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NOAA Response website

posted Nov 11, 2010, 12:36 PM by Cesar Harada
posted Jun 1, 2010 1:12 PM by Cesar Harada   [ updated Jun 1, 2010 2:03 PM ]

NOAA’s Oil Spill Response Effort in the Gulf of Mexico

As the nation’s leading scientific resource for oil spills, NOAA has been on the scene of the BP spill from the start, providing coordinated scientific weather and biological response services to federal, state and local organizations.

We have mobilized experts from across the agency to help contain the spreading oil spill and protect the Gulf of Mexico’s many marine mammals, sea turtles, fish, shellfish and other endangered marine life.

NOAA spill specialists are advising the U.S. Coast Guard on cleanup options as well as advising all affected federal, state and local partners on sensitive marine resources at risk in this area of the Gulf of Mexico. Additionally:

  • NOAA is predicting the oil spill’s trajectory and the path of the layers of oil floating on the surface. OR&R experts are conducting aerial surveys to update trajectory maps and visually track the movement of the spill.
  • NOAA’s National Weather Service is providing regular weather forecasts to a joint federal command center in Louisiana to facilitate operations planning and response efforts.
  • Experienced marine mammal spotters from NOAA’s Southeast Fisheries Science Center are participating in surveillance flights flown by the Office of Marine and Aviation Operations to assess the species and populations that may come in contact with the spill.
  • NOAA also is using experimental satellite data from our Satellite Analysis Branch to survey the extent of spill-related marine pollution.

As a major partner in the federal response to this evolving incident, NOAA will continue to provide the necessary coastal and marine expertise required for sound, timely decision-making and help protect the affected Gulf Coast communities and coastal marine environment.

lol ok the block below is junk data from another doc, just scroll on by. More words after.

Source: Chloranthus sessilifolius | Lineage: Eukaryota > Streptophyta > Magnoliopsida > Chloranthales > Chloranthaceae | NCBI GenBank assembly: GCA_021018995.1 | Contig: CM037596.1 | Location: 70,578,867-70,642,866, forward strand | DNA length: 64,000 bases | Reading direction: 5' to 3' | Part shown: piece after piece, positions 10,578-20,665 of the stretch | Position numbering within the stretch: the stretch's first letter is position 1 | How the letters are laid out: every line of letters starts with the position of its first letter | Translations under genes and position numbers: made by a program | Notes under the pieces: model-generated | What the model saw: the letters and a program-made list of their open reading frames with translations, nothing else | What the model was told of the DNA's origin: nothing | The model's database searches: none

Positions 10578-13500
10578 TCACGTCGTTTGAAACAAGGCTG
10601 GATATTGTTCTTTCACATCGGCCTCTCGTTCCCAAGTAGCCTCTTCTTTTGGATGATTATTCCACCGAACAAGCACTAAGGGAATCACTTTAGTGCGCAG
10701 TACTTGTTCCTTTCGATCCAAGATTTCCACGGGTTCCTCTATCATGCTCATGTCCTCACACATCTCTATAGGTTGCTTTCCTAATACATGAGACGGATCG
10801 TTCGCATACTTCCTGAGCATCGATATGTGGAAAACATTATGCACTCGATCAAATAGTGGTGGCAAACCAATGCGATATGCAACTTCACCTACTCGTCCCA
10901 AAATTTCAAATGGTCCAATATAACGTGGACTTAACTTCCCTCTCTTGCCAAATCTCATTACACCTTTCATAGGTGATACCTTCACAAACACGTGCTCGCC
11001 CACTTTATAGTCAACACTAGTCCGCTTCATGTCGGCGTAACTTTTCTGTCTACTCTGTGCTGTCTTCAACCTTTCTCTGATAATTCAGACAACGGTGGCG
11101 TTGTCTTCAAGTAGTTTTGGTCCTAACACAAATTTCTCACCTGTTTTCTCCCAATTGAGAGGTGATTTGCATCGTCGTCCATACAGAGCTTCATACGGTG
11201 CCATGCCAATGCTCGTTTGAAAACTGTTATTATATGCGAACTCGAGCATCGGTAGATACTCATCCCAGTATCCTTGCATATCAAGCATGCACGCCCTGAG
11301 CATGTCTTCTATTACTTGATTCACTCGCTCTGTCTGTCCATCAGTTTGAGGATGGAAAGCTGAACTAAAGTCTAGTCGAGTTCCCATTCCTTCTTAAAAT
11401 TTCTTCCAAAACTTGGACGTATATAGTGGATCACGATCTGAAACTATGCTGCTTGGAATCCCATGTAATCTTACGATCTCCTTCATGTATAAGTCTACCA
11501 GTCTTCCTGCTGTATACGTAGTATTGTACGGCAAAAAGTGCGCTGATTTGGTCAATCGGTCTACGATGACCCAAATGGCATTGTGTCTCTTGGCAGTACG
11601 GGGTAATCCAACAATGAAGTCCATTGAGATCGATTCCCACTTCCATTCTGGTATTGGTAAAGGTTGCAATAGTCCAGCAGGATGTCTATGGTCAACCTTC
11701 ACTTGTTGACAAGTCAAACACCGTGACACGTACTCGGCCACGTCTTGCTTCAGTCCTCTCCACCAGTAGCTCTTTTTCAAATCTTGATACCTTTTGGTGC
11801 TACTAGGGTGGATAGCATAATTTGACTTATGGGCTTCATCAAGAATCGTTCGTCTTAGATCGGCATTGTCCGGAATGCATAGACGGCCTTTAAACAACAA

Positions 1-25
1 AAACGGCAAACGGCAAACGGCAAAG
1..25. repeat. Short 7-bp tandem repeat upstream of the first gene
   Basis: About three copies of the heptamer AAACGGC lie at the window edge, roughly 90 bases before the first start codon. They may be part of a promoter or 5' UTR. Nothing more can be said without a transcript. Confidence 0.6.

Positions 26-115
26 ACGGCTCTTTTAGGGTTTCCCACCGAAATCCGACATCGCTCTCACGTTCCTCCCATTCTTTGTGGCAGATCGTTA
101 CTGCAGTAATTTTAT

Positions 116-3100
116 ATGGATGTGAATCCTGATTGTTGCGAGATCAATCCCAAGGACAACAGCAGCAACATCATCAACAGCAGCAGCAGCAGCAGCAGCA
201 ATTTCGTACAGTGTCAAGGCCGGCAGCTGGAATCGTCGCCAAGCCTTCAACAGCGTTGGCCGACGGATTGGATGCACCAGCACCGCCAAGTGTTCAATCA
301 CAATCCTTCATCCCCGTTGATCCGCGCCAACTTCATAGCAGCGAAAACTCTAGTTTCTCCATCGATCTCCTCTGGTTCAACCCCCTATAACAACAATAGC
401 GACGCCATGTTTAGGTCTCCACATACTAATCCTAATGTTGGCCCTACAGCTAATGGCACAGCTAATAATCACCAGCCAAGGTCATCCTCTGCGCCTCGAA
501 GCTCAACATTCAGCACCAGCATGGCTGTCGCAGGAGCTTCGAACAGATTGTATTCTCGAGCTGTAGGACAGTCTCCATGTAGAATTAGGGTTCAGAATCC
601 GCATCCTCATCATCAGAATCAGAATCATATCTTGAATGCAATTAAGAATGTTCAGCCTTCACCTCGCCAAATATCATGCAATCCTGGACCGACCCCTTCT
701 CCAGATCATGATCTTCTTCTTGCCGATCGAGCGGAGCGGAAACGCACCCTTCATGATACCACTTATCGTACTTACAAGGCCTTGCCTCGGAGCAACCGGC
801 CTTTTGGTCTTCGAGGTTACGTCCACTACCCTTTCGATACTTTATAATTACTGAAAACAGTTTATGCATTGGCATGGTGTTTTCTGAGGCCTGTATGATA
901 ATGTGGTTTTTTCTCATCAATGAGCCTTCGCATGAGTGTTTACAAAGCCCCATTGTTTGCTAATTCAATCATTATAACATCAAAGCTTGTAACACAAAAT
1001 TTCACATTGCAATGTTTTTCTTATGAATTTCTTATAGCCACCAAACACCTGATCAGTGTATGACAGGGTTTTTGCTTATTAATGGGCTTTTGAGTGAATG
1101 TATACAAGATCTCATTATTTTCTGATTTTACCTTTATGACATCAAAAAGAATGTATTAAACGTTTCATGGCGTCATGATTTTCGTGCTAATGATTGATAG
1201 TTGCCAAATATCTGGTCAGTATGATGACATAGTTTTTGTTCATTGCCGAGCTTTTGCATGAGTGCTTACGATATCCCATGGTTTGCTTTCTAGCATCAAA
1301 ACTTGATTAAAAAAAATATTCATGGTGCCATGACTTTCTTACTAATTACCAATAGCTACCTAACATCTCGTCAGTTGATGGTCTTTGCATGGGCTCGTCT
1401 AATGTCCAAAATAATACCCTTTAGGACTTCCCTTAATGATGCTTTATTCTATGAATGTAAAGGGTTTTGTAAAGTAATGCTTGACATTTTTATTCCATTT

Line Office Contributions

NOAA is a vital part of the massive response effort on the Deepwater Horizon incident. Many personnel are on-scene and many more are engaged remotely, as follows:

Office of Response and Restoration (OR&R)

  • Scientific support to the U.S. Coast Guard and Unified Command

Emergency Response Division (ERD)
  • Predict where the oil is going and its effects
  • Overflight observations and mapping
  • Identify resources at risk
  • Predict fate (chemical changes) of oil
  • Recommend appropriate clean-up methods
  • Manage data and information

Assessment and Restoration Division (ARD)
  • Plan for assessment of injuries to natural resources
  • Coordinate with state and federal trustees
  • Implement sampling plans

National Weather Service
  • Incident weather forecasts including marine and aviation

National Environmental Satellite, Data, and Information Service (NESDIS)
  • Experimental imagery for spill trajectory forecasts

National Marine Fisheries Service (NMFS)
  • Issues related to marine mammals, sea turtles, and fishery resources
  • Management of Fishery Closures
  • Public Affairs support to the Joint Information Center

Office of Marine and Aviation Operations (OMAO)
  • USCG Liaison to the DCO Incident Support Team USCG Headquarters

National Ocean Service
  • Oceanographic modeling support
  • Public Affairs support to Joint Information Center
  • Production of nautical charts that display the spill zone forecast - Data to support trajectory forecasts
  • Collection of aerial imagery
  • Operation and maintenance of systems to measure water levels, weather, and near-shore current meters
  • Support for National Estuarine Research Reserves and Gulf coastal managers
  • Collection of data to monitor contaminants in the area
  • Assessment of socioeconomic impacts
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I am personnaly using their data to produce a video showing the propagation of the spill in corelation with crowd soucred-information (La Bucket La Brigade) and NASA Satelite observation... More soon!